Courtesy of Isabella Gong.

Engineering sophomore Sam Gaardsmoe was the golden snitch who was caught by the seeker of the Muhlenberg Quidditch Association.

Credit: Isabella Gong , Isabella Gong

This weekend, students didn’t have to board the Hogwarts Express to watch some Quidditch.

On Sunday, the Penn Pygmy Puffs — Penn’s Quidditch team — hosted the Winter Wonderpuff Cup at Penn Park. The competition was between the Pygmy Puffs and three local Quidditch teams, the Philadelphia Honey Badgers, South Jersey Hellhounds and the Muhlenberg Boggarts.

On the freezing cold December morning, players sprinted toward the middle of the field, wrestling one another for the quaffle. As the game progressed, the full-on contact did not relent. With two wins and one loss, Penn came in second to the Philadelphia Honey Badgers.

For co-captain and Wharton senior Lucille Alexander, Quidditch isn’t just a hobby.

“I think that you’d find people this passionate about a lot of different sports,” Alexander said.

A mixture of rugby, lacrosse, tag and dodgeball, Quidditch is a sport adopted from J.K. Rowling’s Harry Potter series. Participants score points by managing to get a deflated volleyball, or quaffle, through one of three hoops. The game ends when a member of either team manages to catch the golden snitch, a non-biased player with tennis ball attached to his or her leg. Staying true to the novels, players must keep a “broomstick,” usually a pole of some sort, between their legs.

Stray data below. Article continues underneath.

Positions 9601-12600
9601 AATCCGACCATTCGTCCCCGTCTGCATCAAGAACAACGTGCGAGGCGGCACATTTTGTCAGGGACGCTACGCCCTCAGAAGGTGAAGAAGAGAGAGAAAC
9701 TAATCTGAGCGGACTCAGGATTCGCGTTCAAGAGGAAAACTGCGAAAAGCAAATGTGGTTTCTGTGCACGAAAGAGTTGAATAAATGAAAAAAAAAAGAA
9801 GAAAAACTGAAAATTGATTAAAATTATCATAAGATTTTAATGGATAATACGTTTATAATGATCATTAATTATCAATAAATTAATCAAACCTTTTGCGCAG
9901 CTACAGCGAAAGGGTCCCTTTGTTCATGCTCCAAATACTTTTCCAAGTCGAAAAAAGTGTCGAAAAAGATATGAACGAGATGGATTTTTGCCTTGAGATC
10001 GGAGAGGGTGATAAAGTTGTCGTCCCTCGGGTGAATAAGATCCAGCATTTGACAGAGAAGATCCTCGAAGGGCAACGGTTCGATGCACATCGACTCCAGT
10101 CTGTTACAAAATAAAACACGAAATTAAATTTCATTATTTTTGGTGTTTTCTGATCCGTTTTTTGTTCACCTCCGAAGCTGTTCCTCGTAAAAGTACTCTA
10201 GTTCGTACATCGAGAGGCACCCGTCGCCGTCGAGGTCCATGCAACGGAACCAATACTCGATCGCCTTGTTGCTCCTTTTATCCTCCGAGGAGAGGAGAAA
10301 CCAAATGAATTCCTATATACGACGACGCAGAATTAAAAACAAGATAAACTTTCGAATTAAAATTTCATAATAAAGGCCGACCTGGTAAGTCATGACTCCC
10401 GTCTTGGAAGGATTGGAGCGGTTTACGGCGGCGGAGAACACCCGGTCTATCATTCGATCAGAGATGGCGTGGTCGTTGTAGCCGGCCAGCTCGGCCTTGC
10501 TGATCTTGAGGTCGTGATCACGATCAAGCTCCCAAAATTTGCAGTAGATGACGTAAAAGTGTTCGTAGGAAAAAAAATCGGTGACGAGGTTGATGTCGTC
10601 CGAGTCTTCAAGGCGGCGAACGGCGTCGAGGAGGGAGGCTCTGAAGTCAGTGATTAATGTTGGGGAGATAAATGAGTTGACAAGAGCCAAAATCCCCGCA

Before the game, the teams stretched and ran down the field. Similar to soccer, players swarmed around the rival chaser attempting to score a goal. When a player did manage to get the quaffle past the rival team, the point was celebrated similarly to a touchdown in football.

Despite the full-contact and athleticism of the game, the Penn community, and many people in general, are unable to accept Quidditch as a true sport, Alexander said. She added that this causes many problems for the team, such as having limited University support and a lack of funding.

Recruiting is also difficult, with the turnover rate not as high as Alexander would like to see. Because of this, the team is focusing on building a consistent membership instead of increasing their competitiveness.

"[Quidditch takes] dedication, practice and athletic skill,” Alexander said. “It’s just like any other sport — you get out of it what you put into it.”

Penn Quidditch was founded in the fall of 2011. Somewhat of a mantra of the team is one of the team’s co-captain’s favorite quotes, reading, “It takes a very special kind of person to play Quidditch, and that’s who you want to be friends with.”

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